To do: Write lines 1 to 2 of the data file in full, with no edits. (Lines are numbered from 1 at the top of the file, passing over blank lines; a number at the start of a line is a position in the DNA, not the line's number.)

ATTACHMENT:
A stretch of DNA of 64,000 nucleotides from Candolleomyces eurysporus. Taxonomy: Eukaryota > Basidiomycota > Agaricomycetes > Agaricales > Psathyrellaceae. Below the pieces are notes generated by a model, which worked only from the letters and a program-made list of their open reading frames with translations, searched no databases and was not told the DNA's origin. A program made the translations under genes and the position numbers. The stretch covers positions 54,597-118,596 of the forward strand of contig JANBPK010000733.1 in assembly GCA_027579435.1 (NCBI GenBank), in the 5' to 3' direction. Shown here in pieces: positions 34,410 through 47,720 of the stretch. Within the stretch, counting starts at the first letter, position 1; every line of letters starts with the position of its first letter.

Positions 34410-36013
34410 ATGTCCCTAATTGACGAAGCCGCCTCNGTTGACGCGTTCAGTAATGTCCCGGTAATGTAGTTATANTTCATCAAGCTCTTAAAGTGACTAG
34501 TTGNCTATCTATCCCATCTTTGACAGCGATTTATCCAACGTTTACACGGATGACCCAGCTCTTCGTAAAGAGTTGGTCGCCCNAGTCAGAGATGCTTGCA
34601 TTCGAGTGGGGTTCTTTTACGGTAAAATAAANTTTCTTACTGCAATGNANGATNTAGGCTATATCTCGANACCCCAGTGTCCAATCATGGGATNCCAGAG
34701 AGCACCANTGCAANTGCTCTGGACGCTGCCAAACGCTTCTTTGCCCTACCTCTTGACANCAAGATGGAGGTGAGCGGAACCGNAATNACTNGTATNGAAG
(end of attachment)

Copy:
A stretch of DNA of 64,000 nucleotides from Candolleomyces eurysporus. Taxonomy: Eukaryota > Basidiomycota > Agaricomycetes > Agaricales > Psathyrellaceae. Below the pieces are notes generated by a model, which worked only from the letters and a program-made list of their open reading frames with translations, searched no databases and was not told the DNA's origin. A program made the translations under genes and the position numbers. The stretch covers positions 54,597-118,596 of the forward strand of contig JANBPK010000733.1 in assembly GCA_027579435.1 (NCBI GenBank), in the 5' to 3' direction. Shown here in pieces: positions 34,410 through 47,720 of the stretch. Within the stretch, counting starts at the first letter, position 1; every line of letters starts with the position of its first letter.

Positions 34410-36013